MT: Metatropolis seems to be a shared-world premise, but I don’t know if the authors actually intertwine their stories. Shadow Unit is a much closer match, I think, and it’s been awhile since I’ve read any of the episodes, but I believe they’re working on a primary author with continuity matching model (though some episodes are listed as being done by more than one author). They are well into their third season and I’m sure they’ve optimized the collaborative process quite a bit. We’re still finding our way, and in six months or so, I’m sure we’ll have the process a bit more streamlined. Right now though, it’s still a glorious mess of ideas pinging off each other.

JK: What sort of platforms is this available on?

MT: The iOS version is working its way through the Apple review process as we speak; Kindle and Android versions are in the works.

JK: How are you going to use these new technologies?

MT:  They offer a more streamlined reading experience, one that pushes new content (both text and other media) directly to the device. The web can diffuse content pretty quickly, and The Mongoliad website certainly has many different ways to go a-wandering in the content options.

What we want to accomplish with the mobile apps is to offer an entertainment experience to the reader that is focused on delivering them content.

What you want to do (and can do) when you’re sitting at your computer is different than what you want to do from your mobile device. Anyone who has spent any time trying to get information from website via a tiny handheld screen knows the web is not mobile friendly.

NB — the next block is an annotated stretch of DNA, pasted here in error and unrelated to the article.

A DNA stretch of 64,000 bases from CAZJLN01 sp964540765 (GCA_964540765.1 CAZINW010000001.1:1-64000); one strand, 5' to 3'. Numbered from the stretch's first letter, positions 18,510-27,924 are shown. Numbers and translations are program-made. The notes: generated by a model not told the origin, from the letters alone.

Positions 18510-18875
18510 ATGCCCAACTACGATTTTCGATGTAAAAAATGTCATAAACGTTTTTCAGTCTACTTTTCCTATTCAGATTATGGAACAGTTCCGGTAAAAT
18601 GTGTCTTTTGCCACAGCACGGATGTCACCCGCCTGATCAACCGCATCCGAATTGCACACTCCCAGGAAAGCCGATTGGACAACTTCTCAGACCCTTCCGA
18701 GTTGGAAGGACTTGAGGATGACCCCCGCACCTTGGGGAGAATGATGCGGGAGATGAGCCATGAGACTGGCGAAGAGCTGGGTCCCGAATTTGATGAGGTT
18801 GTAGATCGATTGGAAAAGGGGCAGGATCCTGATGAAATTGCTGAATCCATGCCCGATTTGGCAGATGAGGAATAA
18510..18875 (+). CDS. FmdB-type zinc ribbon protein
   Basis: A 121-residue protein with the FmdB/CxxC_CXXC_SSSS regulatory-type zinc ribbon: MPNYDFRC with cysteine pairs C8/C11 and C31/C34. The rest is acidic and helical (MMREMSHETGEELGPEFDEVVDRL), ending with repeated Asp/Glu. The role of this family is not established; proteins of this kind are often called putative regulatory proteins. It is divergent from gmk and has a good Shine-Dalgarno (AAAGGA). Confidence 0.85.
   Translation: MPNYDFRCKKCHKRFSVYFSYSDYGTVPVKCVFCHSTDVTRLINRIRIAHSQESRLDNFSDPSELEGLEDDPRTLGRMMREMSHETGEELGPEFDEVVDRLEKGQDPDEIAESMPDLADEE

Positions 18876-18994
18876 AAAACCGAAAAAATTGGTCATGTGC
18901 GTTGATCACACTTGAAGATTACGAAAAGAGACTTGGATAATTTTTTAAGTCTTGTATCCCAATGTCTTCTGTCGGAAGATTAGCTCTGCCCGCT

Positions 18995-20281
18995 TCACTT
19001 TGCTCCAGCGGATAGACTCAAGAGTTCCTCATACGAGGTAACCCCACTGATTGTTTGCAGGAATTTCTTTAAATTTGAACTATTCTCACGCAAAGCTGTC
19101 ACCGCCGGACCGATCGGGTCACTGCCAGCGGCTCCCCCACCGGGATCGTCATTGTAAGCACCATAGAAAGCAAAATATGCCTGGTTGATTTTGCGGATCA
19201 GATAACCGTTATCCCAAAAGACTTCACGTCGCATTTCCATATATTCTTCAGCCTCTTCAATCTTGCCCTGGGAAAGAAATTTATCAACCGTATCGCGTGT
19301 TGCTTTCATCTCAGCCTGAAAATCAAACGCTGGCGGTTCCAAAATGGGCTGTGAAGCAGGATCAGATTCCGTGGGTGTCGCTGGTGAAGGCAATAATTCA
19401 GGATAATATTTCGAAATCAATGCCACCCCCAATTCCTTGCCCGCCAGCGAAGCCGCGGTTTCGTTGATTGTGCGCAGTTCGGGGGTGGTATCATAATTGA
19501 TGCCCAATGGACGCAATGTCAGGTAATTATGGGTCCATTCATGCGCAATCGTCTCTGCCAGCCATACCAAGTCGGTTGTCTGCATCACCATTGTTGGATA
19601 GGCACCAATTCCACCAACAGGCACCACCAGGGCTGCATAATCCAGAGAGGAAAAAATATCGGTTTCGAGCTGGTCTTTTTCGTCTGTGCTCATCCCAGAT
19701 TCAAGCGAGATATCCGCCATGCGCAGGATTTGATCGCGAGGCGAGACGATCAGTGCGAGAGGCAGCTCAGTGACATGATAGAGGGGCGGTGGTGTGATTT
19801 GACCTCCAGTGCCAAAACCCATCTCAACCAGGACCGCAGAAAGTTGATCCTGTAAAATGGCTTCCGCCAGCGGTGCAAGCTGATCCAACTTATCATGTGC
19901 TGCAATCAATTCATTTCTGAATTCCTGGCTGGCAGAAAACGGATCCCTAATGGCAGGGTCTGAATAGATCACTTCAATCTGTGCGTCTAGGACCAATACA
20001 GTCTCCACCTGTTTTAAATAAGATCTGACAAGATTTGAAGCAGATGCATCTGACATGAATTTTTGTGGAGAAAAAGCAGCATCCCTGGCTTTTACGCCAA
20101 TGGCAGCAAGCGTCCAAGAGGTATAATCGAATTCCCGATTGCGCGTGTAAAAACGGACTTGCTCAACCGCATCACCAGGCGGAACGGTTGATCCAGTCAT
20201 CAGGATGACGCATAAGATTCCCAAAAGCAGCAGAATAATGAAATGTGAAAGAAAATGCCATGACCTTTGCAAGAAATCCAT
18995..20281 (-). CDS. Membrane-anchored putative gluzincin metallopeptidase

But the point is that this device is the one you have with you at all times. And when you have a few minutes or an hour, you want it to give you interesting things to do. The way PULP works is that you can pull up the app dashboard and quickly get into the content.

Plus you’ll be able to interact with that content right from your device.

JK: Are there any plans to bring some sort of version of The Mongoliad to print, or is that completely against the concept of the project to begin with?

MT: As much as we like to think everyone is on the internet or has a mobile reading device, that’s simply not the case. When Season 1 is finished, there’s absolutely no reason not to create a print version of it. It’ll be ready for print, and if the market wants it, we’ll certainly provide that version.

As much as I’m becoming a consumer of electronic books, there’s still something about a physical book that I can’t quite let go of, and there’s no reason I need to really. With the Espresso machines [ed note. blogged about on Tor.com in October 2008], a printed book is there if I want one. That seems like a win for everyone.

JK: What makes this different from your typical digital novel/eBook?

MT: A book is a collection of pages that are filled with text. That is all a book is. When you create an electronic version of that object, that’s simply a digital representation of text.

A movie has no text, but is a collection of sound and moving picture that can also tell a story. Movies are easier to digest than a book. Granted, a great deal of the depth of a book is lost when you turn it into a movie. Light and sound is more expensive than text. However, the modern consumer has shown a tendency to more readily pay money for light and sound. But what they’re also paying for is a shorter experience that tells the same (though abbreviated) story, as well as an experience that doesn’t make them work so hard.

What the book people have been trying to figure out is how to get some of that movie money and that movie audience, and they think they can do it by making books more like movies. It seems like it should be easier to do now that books can be in the same media type (digital) that movies are. But it’s apples and oranges. Books aren’t movies, nor the other way around.

The Mongoliad is a book, in that traditional sense that it is a collection of words that tell a story, but the ancillary experience of The Mongoliad extends into other mediums.